Once you have installed the ARM tool on your system, you will have to configure it before it is ready to use. The configuration process involves providing Active Directory credentials that will be used by the tool to view it, creating a database, changing RabbitMQ settings and more. After you are done with the first wizard, there is a second wizard that pops up known as the Scan Wizard. Here, your environment will be scanned so that the Access Rights Manager has all the required data before it starts showing it.
So, without further ado, let us get started.
- When you run the ARM tool for the first time, you will be automatically taken to the Configuration Wizard.
- Login as the user who installed the tool on the system on the login page.
- After that, on the Active Directory page, provide the AD credentials which will be used to access the Active Directory by the ARM tool.
- On the next page, provide the SQL server details and choose an authentication method.
- Then, on the Database page, you can choose to either use an existing database or create a new one.
- After that, on the Web Components page, you can specify a server where the web components are to run. It is recommended to run the web components on the ARM server itself.
- Then, you can change the RabbitMQ settings on the next page if you wish. It is, however, recommended to use the default values.
- An overview of your settings so far will be shown on the Save page. Go through the settings and then click the Save Config button.
- This will restart the ARM server and then you will be shown the Server not connected message which is fine and completely normal. You do not have to worry.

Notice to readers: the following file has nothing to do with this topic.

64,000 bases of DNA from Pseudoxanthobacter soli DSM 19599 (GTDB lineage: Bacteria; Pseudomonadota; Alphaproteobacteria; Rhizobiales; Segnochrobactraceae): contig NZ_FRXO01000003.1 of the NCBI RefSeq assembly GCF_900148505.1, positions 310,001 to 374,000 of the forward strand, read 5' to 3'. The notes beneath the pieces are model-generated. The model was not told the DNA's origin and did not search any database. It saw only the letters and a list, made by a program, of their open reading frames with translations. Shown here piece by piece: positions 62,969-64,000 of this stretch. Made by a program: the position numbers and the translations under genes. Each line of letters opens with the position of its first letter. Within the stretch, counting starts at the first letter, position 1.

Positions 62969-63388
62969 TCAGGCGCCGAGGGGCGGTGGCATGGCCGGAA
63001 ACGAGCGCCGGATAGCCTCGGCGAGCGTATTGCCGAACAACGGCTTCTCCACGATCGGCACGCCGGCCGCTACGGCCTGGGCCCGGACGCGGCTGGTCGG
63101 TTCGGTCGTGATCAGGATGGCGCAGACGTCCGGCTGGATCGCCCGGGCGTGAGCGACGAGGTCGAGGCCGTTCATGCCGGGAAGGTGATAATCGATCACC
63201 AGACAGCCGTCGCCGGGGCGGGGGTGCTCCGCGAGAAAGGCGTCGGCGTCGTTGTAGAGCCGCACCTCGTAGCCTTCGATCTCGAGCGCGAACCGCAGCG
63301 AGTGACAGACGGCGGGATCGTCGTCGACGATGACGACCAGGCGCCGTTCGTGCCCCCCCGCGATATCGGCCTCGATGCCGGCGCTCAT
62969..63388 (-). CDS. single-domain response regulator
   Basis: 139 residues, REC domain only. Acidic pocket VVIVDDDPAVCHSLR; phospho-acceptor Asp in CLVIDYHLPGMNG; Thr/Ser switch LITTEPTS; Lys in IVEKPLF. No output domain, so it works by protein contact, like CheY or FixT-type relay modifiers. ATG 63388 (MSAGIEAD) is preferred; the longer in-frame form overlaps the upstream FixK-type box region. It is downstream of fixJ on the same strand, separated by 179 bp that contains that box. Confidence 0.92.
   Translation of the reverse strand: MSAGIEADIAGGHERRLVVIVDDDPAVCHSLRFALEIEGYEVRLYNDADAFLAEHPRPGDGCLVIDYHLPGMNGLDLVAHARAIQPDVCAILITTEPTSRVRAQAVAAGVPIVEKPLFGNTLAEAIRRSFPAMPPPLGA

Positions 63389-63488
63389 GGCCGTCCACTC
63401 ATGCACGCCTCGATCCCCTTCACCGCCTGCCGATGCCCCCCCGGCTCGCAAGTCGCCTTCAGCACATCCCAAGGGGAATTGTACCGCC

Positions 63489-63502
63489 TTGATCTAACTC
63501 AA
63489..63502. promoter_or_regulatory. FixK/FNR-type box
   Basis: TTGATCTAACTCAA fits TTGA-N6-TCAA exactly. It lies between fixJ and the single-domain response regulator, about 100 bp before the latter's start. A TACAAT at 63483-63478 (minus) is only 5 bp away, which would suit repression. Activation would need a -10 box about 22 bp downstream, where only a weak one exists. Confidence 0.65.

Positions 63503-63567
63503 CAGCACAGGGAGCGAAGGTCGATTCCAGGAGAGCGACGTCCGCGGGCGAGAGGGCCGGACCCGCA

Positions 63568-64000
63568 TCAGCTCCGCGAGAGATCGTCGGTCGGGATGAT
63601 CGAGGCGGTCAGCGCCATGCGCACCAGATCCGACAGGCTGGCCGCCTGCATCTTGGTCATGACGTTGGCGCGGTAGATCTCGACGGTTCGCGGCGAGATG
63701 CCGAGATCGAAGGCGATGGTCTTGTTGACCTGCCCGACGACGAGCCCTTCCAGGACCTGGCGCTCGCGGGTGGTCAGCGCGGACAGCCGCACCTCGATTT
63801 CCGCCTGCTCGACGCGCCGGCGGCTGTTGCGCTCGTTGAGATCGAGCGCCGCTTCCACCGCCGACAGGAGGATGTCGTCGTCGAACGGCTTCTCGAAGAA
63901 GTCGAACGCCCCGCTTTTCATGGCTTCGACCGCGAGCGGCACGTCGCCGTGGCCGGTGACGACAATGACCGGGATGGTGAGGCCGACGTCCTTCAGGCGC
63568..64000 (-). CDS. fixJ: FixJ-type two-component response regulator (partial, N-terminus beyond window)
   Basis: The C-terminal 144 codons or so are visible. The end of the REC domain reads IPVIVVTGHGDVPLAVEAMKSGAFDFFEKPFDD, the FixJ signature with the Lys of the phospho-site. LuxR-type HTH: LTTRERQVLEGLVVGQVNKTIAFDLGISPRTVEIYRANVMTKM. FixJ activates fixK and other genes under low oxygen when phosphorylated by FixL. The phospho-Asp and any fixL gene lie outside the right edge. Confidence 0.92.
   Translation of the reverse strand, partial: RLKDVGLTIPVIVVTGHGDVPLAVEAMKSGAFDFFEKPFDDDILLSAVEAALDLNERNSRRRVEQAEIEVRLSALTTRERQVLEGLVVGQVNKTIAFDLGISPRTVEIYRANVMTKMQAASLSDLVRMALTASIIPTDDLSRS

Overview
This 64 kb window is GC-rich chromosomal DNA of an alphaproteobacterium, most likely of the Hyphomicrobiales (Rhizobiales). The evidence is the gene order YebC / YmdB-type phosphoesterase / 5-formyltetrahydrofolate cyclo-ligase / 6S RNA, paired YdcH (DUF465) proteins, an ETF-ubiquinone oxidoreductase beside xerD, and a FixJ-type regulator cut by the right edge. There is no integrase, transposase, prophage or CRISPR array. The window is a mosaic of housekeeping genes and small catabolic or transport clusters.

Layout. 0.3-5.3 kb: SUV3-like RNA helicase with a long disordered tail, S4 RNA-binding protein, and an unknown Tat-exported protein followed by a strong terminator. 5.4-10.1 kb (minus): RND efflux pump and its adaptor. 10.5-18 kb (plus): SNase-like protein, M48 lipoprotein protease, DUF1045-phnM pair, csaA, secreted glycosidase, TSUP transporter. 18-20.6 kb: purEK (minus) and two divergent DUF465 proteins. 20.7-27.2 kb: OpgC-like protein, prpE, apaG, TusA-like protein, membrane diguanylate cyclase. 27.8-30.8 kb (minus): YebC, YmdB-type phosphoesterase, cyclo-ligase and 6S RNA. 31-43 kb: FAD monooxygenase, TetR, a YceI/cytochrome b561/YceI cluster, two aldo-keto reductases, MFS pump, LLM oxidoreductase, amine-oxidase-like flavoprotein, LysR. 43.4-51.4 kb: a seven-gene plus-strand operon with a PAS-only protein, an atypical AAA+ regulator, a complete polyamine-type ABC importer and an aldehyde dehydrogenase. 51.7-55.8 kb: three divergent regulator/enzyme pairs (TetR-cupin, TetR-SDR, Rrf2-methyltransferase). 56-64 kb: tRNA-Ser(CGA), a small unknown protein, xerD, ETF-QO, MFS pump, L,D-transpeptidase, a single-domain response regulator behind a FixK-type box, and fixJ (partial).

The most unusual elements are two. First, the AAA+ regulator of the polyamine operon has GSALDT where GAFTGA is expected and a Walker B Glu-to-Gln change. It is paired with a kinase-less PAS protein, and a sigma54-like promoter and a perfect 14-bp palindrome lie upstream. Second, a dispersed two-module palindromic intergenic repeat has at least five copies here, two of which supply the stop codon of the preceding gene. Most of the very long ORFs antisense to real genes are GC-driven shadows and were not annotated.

- After that, the Scan wizard will initiate.
- On the Active Directory page here, provide the credentials that will be used to scan the AD and file server. Also, select the domain from where the provided account is coming from.
- Select the domain to scan on the Domain page and then click Next.
- Provide the details of the file server and then click Next.
- The scan settings will be shown on the Start Scan page. Once reviewed, click on the Start Scan page to initiate the scan.
Locating Shared Files and Directories on OneDrive
Now that you are done with installing and setting up the Access Rights Manager on your system, it is time we get into the main topic i.e. identifying shared files and directories on OneDrive. This can be done very easily via the intuitive UI of the Solarwinds Access Rights Manager.
The advantages of a cloud system like OneDrive are pretty obvious as multiple employees can work on the same files with convenience. ARM will show you which users shared what files and folders with who.
- Go to the Resources page.
- Then, expand the OneDrive category.
- Browse the OneDrive structure to view which users have permissions over the files and folders.
- If you wish to view files shared externally, type External in the search bar and then click on the desired result under OneDrive Accounts.
- In case you want to view files and folders that are shared internally within the organization, type Internal in the search bar and then click on the result under OneDrive Accounts.
- Access Rights Manager in each case will open up a scenario that shows files and folders shared externally and internally respectively.